There is a good possibility that Mitchell Nedab usually has two things on his mind — well, three if you count the 24-year-old’s nonchalant approach to finding Mr. Right. The other topics of interest include teeth and plants.
The ambitious dental student, now in his second year at Howard University, is also an avid plant lover. And he has put his bachelor’s degree in biology, from the University of Virginia, to good use with an online business project called Mitchell Greens.
Not only does he want to fix your teeth, but he wants to make your house greener, too.
”It’s sort of like indoor landscaping,” he says. ”The whole thing about it is I decorate people’s homes. I put indoor plants in there with the pots and everything, and I come back every week and take care of them. A place with plants is a lot more warm and comfortable.”
It’s an admiration inspired by a high-school trip to an ecological reserve in Brazil, as well as his own outdoorsy upbringing in Accomac, Va., on the Eastern Shore.
”Growing up, we used to be in the garden, growing corn, tomatoes, strawberries and watermelons. I have a really big green thumb,” he says. ”I guess I kind of picked it up from my dad.”
In addition to his green thumb, Nedab is also light on his feet — he loves to dance.
During his time at UVA, Nedab choreographed and performed with the university’s Mahogany Dance Troupe, where he showed off his hip-hop and tap-dancing moves in front of live audiences. He served as the co-president of the group during his senior year. Performing with a dance group is something he wants to do again, if he can ever find the time.
These days, he’s limited to shakin’ it during a night out on the town, including one of his favorite hotspots, Apex. Nedab’s increasingly hectic workload at school has also forced him to take a break from his side business of finding happy homes for flora.
But if his grades are any indication, it will only be a matter time before he’s decorating his own dream home in Washington, which he says will be fully equipped with a greenhouse-like-room that he will use for his 10 orchids and pet snake, Miguel.
”I don’t know if I’ll be able to have my dream home in D.C., but I will try my hardest,” he says, noting his appreciation to live in a historical city and the nation’s capital.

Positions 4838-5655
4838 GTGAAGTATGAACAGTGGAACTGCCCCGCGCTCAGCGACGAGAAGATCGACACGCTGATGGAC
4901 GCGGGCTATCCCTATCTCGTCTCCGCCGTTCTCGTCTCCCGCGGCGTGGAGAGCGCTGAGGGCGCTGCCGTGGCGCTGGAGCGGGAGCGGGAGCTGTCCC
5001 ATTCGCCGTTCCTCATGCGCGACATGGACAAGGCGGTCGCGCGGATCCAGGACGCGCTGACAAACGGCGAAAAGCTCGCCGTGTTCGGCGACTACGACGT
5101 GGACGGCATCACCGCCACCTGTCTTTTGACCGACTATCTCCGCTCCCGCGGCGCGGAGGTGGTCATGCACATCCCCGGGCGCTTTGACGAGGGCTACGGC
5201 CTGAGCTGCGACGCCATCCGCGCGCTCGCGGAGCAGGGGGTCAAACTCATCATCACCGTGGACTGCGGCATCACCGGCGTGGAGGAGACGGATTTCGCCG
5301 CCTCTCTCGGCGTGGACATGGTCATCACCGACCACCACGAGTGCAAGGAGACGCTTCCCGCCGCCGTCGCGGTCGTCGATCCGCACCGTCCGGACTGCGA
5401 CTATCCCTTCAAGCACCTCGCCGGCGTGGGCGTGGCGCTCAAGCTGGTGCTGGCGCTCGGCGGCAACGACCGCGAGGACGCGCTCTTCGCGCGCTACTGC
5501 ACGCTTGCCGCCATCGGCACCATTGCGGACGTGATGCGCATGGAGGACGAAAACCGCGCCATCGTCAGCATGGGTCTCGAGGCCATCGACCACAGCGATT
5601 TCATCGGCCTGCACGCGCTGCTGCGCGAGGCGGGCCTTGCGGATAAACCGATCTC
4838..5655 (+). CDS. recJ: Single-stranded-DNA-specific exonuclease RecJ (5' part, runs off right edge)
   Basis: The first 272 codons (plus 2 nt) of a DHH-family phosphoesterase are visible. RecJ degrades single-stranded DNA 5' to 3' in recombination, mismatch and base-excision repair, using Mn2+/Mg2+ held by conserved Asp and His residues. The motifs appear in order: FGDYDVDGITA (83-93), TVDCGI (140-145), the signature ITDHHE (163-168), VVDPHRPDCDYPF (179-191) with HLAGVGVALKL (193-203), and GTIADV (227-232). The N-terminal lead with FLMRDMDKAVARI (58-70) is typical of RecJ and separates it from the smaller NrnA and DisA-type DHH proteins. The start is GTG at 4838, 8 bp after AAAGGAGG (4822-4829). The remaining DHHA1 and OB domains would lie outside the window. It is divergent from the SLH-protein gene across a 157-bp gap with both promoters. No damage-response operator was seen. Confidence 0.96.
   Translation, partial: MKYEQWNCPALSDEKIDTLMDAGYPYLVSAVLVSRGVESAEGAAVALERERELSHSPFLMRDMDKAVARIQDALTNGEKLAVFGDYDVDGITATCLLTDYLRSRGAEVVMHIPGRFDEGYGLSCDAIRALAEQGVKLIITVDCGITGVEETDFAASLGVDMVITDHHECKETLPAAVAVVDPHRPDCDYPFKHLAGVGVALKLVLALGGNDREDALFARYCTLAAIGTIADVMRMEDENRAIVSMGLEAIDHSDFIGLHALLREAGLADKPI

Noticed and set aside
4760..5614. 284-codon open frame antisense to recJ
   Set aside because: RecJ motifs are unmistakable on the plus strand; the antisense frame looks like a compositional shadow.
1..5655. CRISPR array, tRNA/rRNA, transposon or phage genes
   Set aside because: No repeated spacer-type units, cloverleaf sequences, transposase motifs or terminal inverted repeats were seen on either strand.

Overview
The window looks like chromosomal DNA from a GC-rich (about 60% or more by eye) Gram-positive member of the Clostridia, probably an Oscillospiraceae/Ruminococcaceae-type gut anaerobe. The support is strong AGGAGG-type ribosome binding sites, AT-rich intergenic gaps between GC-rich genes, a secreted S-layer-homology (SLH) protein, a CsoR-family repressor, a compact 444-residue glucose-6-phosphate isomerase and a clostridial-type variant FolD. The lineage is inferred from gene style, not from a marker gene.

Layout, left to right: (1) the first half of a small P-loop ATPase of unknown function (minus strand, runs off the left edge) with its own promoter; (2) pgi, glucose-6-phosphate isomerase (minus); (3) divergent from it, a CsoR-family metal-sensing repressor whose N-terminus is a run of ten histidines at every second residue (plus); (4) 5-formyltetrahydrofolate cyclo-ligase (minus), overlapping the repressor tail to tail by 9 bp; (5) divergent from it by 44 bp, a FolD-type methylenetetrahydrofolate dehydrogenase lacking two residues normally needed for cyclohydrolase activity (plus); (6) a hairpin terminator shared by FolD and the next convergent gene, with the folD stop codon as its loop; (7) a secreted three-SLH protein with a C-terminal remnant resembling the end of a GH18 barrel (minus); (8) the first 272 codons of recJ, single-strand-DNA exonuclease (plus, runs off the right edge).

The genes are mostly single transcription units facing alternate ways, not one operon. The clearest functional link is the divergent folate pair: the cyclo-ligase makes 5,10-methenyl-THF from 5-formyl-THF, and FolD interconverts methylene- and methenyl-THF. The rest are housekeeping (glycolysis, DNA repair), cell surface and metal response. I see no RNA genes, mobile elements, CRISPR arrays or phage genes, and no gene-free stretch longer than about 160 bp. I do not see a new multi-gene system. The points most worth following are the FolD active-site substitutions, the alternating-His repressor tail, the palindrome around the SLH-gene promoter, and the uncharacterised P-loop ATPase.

For now, Nedab has invested his concentration on his studies, which recently advanced to include hands-on explorations such as filling cavities and drilling root canals, among other duties, on plastic dummies. And he is only a few weeks away from performing dental work on actual patients.
”I am a little nervous,” he admits. ”And I’m kind of wondering how I’m going to get patients.”
One thing he’s not worried about is how fixing people’s teeth will affect how he feels about kissing.
”One thing I have noticed is that I do pay attention to people’s teeth more often,” he says. ”I try not to say that because I think it makes people feel self-conscious, but my teeth aren’t great either. I’ve had surgery on my mouth, and I had braces.”
In finding Mr. Right, Nedab says personality takes a higher priority over how ”cute” a guy is.
”I’m not into pretty boys or pretty guys,” he says. ”I’m just into the average, normal looking guys.”
Nedab’s appearance as a coverboy in Metro Weekly in September generated some buzz, but didn’t result in anything serious.
”There were a few people that recognized me from it,” he says. ”I got a little bit more attention, but nothing really huge.”
In the past year, Nedab came out to two of his three siblings — he has two big sisters and a little brother. Oldest half-sister Shanny took it well, sister Fatima not as much.
”Out of everybody she took it the hardest,” he says. ”I didn’t really expect that.”
Despite that difficulty, Nedab says his experience has been ”easy,” compared to some of the coming-out stories he has heard from friends throughout the years: ”I’m grateful for that.”
He has always been aware of being gay, but didn’t come out until his early 20s because he was still coming to terms with it himself, he says. It wasn’t until he came to D.C. that he felt comfortable enough to be himself.
Nedab came out to his mom over the phone and she recently told his dad the news. But Thanksgiving brought an unexpected, and pleasant, surprise. ”It didn’t seem like an issue at all,” he says.
”He didn’t call me for like a month,” he says. ”I was afraid and nervous because I had to go home for Thanksgiving and I hadn’t talked to him.”
”We all went to a college football game — me, my dad and my little brother, all the guys. And we had a really good time.”
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Our thanks to all those who graciously provided prizes to this year’s Coverboy winners.